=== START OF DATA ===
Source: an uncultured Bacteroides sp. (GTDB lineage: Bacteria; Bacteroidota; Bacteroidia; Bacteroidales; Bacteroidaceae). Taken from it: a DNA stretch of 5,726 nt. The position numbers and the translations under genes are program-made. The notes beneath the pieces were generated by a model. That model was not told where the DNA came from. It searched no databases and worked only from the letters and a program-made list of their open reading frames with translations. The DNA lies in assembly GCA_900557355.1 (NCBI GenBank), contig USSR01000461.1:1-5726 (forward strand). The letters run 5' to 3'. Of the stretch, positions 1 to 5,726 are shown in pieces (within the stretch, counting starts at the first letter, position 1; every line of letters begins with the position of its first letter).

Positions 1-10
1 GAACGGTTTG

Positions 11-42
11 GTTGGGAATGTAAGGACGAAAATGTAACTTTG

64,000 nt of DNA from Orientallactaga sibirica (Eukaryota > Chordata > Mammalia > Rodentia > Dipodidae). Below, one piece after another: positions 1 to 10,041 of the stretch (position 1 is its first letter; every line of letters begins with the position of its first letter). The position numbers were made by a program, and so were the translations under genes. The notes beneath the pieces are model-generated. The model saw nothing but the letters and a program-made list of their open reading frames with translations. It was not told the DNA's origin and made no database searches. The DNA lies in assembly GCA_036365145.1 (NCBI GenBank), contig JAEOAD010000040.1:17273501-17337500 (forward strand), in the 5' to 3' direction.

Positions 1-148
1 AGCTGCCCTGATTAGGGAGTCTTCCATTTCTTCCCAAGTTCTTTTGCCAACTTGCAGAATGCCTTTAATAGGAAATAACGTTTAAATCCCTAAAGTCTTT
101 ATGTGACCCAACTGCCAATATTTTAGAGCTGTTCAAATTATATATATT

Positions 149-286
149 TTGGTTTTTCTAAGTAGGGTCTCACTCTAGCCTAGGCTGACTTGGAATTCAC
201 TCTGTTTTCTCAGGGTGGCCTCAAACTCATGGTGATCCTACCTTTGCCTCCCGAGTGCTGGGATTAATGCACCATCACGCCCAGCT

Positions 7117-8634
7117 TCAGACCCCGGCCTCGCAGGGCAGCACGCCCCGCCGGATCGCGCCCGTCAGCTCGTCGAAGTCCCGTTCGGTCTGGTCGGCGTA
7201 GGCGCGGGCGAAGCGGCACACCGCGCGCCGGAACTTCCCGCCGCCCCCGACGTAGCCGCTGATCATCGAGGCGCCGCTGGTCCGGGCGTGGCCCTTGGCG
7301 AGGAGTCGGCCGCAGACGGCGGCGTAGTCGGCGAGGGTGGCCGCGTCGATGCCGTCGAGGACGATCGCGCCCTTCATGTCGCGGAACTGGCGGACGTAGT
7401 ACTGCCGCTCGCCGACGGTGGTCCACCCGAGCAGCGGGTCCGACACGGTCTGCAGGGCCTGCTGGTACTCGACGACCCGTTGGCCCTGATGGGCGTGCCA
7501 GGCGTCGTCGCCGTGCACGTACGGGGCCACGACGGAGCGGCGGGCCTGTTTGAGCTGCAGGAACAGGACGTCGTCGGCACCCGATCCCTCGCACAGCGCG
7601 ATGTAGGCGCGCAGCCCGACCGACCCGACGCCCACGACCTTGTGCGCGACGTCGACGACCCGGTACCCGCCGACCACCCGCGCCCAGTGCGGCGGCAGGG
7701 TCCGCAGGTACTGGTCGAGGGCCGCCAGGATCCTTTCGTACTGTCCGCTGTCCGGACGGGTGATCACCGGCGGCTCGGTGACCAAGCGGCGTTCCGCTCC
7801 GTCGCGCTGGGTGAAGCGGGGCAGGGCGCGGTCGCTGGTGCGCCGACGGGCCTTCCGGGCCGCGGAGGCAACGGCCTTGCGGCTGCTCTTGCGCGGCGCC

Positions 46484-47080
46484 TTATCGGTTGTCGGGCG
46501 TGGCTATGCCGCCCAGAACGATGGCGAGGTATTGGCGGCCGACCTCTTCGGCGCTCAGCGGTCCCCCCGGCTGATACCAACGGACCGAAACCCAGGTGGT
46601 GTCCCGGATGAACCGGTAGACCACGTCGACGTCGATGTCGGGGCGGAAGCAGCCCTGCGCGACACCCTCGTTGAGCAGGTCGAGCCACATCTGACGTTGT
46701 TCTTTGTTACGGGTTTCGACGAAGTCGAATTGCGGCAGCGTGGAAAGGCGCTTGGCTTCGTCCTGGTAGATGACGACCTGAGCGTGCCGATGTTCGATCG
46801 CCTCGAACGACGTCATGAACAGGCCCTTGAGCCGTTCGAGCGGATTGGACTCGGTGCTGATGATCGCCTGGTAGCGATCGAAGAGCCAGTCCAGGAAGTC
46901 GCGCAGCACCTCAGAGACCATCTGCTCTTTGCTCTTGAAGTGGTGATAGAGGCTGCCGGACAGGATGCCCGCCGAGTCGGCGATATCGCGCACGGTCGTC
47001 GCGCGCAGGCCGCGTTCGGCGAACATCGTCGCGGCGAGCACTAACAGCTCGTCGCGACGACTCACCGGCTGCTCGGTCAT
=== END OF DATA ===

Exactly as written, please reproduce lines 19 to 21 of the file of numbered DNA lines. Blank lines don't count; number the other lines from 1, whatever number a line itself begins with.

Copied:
7601 ATGTAGGCGCGCAGCCCGACCGACCCGACGCCCACGACCTTGTGCGCGACGTCGACGACCCGGTACCCGCCGACCACCCGCGCCCAGTGCGGCGGCAGGG
7701 TCCGCAGGTACTGGTCGAGGGCCGCCAGGATCCTTTCGTACTGTCCGCTGTCCGGACGGGTGATCACCGGCGGCTCGGTGACCAAGCGGCGTTCCGCTCC
7801 GTCGCGCTGGGTGAAGCGGGGCAGGGCGCGGTCGCTGGTGCGCCGACGGGCCTTCCGGGCCGCGGAGGCAACGGCCTTGCGGCTGCTCTTGCGCGGCGCC